The second figure celebrates the mystery of the universe, which, like Nature in Baudelaire’s “Correspondances,” occasionally emits confused (and confusing) words. Whereas the words in Baudelaire’s poem are whispered to a passersby, those in the present composition possess a visual form. Composed of heavenly bodies like the sun and the stars, they form a celestial text that has to be spelled out letter by letter. And yet, simple as it sounds, the process is fraught with anxiety. Some of the words lack letters, some are illegible, and others are missing altogether. Inevitably, despite a few tantalizing glimpses, the heavenly message eludes the viewer. By contrast, the third figure evokes life on earth, which leaves a great deal to be desired. According to de Campos, human existence is dominated by fear and death--in that order. Much of daily life is threatening, and no matter how hard one struggles it inevitably ends with his or her demise. Rather than an idyllic haven, the planet is a dangerous place to live, where earthquakes can swallow one up without warning. The fact that “termo” can be combined with “metro” to form the Portuguese word for “thermometer” reminds us that humanity is subject to numerous diseases as well. Confronted with life’s absurdities, the fourth figure is anything but comforting. Since motor is both a noun and an adjective, it may refer to the “engine” that drives the absurd universe or, as I suspect, to the Supreme Being’s “motive” for constructing that universe. Whatever the explanation, death is depicted as wrong, unjust, and unfair (all meanings of torto). What kind of Creator would invent a machine that self-destructs?

Looking back over the composition, one notes that it covers the entire gamut of human existence, from the moment of conception to the moment of death. In addition to the work’s existential preoccupations, it possesses a cosmic dimension that prompts Solt to call it “an object of shining spiritual quality.”(Solt 62) The arrangement of the words on the page mirrors that of the stars in the heavens and vice versa. In actuality the poem is concerned with two constellations, one poetic and the other celestial, one visible and the other merely imagined. Like the poem, the universe is composed of intelligible signs that demand to be deciphered. In several respects, the composition recalls Mallarmé’s “Un Coup de dés jamais n’abolira le hazard” (“A Throw of the Dice Will Never Abolish Chance”), which is spread across the page like “UNE CONSTELLATION froide d’oubli” (A CONSTELLATION cold with oblivion”) and which also must be deciphered word by word. As Augusto de Campos declares elsewhere, Mallarmé’s revolutionary poem “[opened] the door on a new poetic reality.”(Campos, A. 259)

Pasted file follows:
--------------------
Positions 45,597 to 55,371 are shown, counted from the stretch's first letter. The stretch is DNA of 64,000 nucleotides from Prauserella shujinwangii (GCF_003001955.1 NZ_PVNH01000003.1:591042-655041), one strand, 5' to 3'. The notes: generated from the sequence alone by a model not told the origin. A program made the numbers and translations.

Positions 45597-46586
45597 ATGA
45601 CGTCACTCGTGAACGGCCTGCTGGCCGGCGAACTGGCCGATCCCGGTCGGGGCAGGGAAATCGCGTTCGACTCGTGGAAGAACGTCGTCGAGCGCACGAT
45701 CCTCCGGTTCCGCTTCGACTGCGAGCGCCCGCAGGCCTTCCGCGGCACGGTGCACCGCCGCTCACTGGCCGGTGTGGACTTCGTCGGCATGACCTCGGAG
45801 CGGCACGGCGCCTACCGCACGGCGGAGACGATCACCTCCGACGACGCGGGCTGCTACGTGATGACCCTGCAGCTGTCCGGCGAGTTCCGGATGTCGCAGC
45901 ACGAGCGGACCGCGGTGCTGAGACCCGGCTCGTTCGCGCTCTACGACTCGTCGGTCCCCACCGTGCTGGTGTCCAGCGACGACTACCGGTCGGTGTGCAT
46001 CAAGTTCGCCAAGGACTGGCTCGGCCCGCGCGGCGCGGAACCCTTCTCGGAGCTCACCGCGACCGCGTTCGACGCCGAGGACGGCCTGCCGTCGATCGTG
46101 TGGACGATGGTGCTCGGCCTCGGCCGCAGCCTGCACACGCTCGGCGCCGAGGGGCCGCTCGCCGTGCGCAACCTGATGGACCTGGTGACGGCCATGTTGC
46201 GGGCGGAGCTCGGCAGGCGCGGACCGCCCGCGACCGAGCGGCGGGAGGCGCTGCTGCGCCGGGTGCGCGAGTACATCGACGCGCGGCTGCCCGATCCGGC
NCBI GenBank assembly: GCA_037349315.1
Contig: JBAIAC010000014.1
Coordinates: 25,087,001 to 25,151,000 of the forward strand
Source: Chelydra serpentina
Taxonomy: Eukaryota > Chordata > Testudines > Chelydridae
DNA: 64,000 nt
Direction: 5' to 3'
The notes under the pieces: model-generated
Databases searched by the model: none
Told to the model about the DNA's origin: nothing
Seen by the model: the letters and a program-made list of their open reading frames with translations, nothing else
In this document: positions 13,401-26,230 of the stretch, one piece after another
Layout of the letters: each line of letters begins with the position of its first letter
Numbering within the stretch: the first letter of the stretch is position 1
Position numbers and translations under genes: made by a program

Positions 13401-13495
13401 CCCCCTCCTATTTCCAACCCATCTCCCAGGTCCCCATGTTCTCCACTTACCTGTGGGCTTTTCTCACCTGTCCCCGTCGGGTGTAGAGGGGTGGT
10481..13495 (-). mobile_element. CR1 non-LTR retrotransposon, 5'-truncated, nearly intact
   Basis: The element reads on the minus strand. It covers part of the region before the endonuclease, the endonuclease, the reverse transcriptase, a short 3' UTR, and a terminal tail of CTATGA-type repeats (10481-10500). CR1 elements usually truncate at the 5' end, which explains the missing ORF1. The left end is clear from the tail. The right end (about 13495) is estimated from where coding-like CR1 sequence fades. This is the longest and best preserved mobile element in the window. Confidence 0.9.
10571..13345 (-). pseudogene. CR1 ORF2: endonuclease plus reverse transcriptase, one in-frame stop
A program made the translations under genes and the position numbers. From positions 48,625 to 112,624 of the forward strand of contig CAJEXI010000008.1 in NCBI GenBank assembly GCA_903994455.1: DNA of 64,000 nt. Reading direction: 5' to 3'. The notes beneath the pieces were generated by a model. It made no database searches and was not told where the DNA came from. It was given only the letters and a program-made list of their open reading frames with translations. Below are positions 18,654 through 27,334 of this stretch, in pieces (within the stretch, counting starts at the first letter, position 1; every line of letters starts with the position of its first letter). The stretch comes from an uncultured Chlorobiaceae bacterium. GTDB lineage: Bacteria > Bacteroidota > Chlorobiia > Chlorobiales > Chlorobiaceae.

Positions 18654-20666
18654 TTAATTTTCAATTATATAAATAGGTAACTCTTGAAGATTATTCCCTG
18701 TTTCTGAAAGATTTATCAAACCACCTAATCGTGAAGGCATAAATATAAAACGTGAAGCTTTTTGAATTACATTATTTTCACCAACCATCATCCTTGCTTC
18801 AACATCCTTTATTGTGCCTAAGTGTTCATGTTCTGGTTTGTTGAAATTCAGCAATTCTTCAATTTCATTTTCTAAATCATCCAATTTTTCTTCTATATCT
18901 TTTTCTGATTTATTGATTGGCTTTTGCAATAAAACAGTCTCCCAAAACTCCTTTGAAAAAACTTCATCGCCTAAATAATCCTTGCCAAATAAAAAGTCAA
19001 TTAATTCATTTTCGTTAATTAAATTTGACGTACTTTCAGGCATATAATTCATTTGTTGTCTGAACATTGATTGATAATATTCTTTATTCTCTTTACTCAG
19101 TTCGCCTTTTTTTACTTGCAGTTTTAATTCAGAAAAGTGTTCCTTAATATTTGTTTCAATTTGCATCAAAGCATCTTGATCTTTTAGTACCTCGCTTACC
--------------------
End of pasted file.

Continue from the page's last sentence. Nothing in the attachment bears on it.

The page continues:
Haroldo de Campos

Haroldo de Campos was a prolific translator and literary critic as well as an accomplished poet. “Guided by theory and research,” K. David Jackson notes, “Haroldo’s poly-faceted production across genres includes poetry, theory, translation, criticism, the essay, conferences, interviews, and university courses.”(Jackson 18) Throughout his work, K. Alfons Knauth adds, “there is a constant concern with the materiality of language, with verbal world making and the processing of a Concrete, multilingual literature.”(Knauth in Jackson 157) This preoccupation may be seen in his Concrete poetry in particular, where the linguistic sign’s semantic function is eclipsed by material concerns. In poem after poem, signification is sacrificed to visual and acoustic requirements. In Concrete poetry in general, Solt explains, “form = content and content = form.” (Solt 13) What you see—and what you hear—is basically what you get. This is especially true of Haroldo de Campos’ most advanced poetry, in which, to quote the Pilot Plan, “o isomorfismo tende a resolver-se em puro movimento estrutural . . . ; nesta fase, predomina a forma geométrica e a matemática da composição” (“isomorphism tends to resolve itself into pure structural movement . . . ; geometrical form and the mathematics of composition prevail”). (9)

Although the previous poem is largely non-representational, it contains occasional references to recognizable objects and actions. By contrast, the next poem is completely abstract. Composed of conjunctions, prepositions, and comparative adjectives, it refers to such concepts as size, quantity and intensity.

            mais      mais

            menos   mais      e    menos

                            mais    ou   menos   sem       mais

                                                                 nem    menos    nem      mais

                                                                                                 nem    menos    menos

                        [more more / less more and less / more or less without more / neither

                        less nor more / nor less less]